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The NIH Music-Based Intervention Toolkit

Music-Based Interventions for Brain Disorders of Aging

The NIH Music-Based Intervention Toolkit Introduction

This toolkit has been adapted from: Edwards E, St Hillaire-Clarke C, Frankowski DW, Finkelstein R, Cheever T, Chen WG, Onken L, Poremba A, Riddle R, Schloesser D, Burgdorf CE, Wells N, Fleming R, Collins FS. NIH Music-Based Intervention Toolkit: music-based interventions for brain disorders of agingNeurology. 2023;13:10. 


In the past decade, the amount of research into the effects of the arts on health and well-being has increased.[1, 2] Nonpharmacologic approaches, such as music, continue to be explored for the treatment and symptom management of brain disorders of aging, including stroke,[3, 4] Parkinson’s disease (PD),[5–7] Alzheimer’s disease (AD), and Alzheimer’s disease related dementias (ADRD).[8–10] There is evidence to support that music engages many different areas of the brain and may aid to strengthen brain networks and pathways involved in sensory and motor processes, emotion, affect, and memory.[11–14] Given that many of these domains can be affected by brain disorders of aging, music may therefore represent a cheaper, less invasive, and more accessible therapeutic avenue than traditional pharmacological approaches.

Figure 1.   Pathways Underlying Neural and Physiological Responses to Music

Figure 1. Pathways Underlying Neural and Physiological Responses to Music

(Adapted from: Koelsch S (2014) Nature Reviews Neuroscience 15 (3):170-180) 

Aims of the NIH MBI Toolkit

  • To provide music and health researchers with a music-based intervention toolkit of recommendations in alignment with the NIH policy on rigor and reproducibility
  • To delineate the building blocks of music-based interventions
  • To define a core set of common data elements for music-based interventions protocols in various domains (e.g., cognition, emotion, motor function, sensory function)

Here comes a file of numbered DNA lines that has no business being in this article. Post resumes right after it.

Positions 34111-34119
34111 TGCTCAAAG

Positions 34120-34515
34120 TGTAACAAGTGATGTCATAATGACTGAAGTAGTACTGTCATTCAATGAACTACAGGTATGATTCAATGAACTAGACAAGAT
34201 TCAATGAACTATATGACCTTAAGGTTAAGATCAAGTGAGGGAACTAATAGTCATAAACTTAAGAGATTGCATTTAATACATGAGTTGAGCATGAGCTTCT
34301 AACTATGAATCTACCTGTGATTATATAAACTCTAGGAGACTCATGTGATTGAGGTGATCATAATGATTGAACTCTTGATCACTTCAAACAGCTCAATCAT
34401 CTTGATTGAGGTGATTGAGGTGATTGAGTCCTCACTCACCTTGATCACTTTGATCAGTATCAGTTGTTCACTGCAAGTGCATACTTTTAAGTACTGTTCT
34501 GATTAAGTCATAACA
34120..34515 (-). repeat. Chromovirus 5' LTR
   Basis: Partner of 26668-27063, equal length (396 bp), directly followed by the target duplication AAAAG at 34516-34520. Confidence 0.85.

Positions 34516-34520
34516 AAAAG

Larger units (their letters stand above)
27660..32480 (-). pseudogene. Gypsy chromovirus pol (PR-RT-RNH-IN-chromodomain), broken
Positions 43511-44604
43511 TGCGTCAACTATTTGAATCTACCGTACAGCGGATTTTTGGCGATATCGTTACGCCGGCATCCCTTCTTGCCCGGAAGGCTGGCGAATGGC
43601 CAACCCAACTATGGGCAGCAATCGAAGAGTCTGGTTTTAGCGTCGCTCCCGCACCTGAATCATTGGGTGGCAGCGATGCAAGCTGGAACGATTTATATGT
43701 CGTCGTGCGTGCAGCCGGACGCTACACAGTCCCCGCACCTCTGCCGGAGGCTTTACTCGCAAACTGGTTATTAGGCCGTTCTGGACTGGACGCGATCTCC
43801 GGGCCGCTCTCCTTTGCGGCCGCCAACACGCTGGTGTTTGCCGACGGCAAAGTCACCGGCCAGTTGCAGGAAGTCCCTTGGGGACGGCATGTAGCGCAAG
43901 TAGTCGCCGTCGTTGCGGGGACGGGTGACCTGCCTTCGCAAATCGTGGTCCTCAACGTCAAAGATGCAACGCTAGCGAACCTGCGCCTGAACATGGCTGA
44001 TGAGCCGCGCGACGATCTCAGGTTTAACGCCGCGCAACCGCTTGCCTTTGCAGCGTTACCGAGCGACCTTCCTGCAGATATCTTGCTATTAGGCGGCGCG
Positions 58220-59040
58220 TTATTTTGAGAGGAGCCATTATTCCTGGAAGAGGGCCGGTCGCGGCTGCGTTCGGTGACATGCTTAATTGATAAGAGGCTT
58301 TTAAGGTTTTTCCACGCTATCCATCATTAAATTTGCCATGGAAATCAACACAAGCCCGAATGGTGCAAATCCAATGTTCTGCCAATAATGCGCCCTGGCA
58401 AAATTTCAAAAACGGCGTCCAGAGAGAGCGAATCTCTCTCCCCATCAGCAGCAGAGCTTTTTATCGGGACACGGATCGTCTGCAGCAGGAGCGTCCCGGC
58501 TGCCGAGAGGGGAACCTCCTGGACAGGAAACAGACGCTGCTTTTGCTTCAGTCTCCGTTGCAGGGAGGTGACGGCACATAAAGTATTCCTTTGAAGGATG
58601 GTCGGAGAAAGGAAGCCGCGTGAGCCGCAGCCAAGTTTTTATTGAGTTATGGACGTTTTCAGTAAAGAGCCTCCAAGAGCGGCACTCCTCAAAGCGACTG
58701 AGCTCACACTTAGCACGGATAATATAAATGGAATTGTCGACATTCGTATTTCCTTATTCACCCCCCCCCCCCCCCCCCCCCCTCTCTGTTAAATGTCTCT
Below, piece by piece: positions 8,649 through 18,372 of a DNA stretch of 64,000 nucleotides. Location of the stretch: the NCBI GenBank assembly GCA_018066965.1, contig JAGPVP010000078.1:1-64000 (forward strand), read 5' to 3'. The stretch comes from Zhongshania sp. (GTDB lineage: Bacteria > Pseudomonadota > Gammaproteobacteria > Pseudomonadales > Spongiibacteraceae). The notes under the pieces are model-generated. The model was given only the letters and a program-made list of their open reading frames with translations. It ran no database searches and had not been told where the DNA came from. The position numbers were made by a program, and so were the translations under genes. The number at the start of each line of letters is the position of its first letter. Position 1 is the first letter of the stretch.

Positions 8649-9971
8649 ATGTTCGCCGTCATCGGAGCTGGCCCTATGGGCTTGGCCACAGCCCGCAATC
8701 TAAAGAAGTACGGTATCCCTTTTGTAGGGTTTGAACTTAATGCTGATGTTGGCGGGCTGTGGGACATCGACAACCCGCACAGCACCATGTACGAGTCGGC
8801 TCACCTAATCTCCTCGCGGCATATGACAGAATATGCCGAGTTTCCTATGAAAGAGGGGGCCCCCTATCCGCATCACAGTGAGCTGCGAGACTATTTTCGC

• To identify a core set of functional outcome measures and biomarkers focused on brain disorders of aging as a model system for music-based intervention research
  • To provide a framework and foundation for future music-based intervention research that can be applied across the lifespan and for various disease conditions
  • To create guidelines for intervention research on music and health

Significant strides have been made over the last decade to further the understanding, development, and effectiveness of music-based interventions (MBIs) for various disorders. For example, rhythmic auditory stimulation (RAS), a neurologic music therapy that involves the presentation of auditory rhythmic cues, has shown great promise for the treatment of gait disorders in individuals living with PD. RAS may reduce the number of freezing episodes and number of falls in these patients.[7] Additionally, studies indicate that RAS may also provide some benefit to individuals with other neurological conditions where gait and postural stability are affected, such as stroke, traumatic brain injury, and AD. Moreover, singing can improve respiratory control and strengthening of muscles associated with swallowing and gait.[6, 7] Neurologic music therapy and melodic intonation therapy are used successfully for the rehabilitation of patients with nonfluent aphasia by stimulating their cognitive, emotional, and sensorimotor functions and by increasing their expressive language scores (e.g., repetition, sentence completion, naming nouns).[3, 15, 16] Other studies have explored whether MBIs could improve cognitive function in healthy aging and AD/ADRD[8, 9, 17, 18], as well as address the behavioral and psychological symptoms of AD (e.g., aggression, anxiety, irritability, and depression).[19]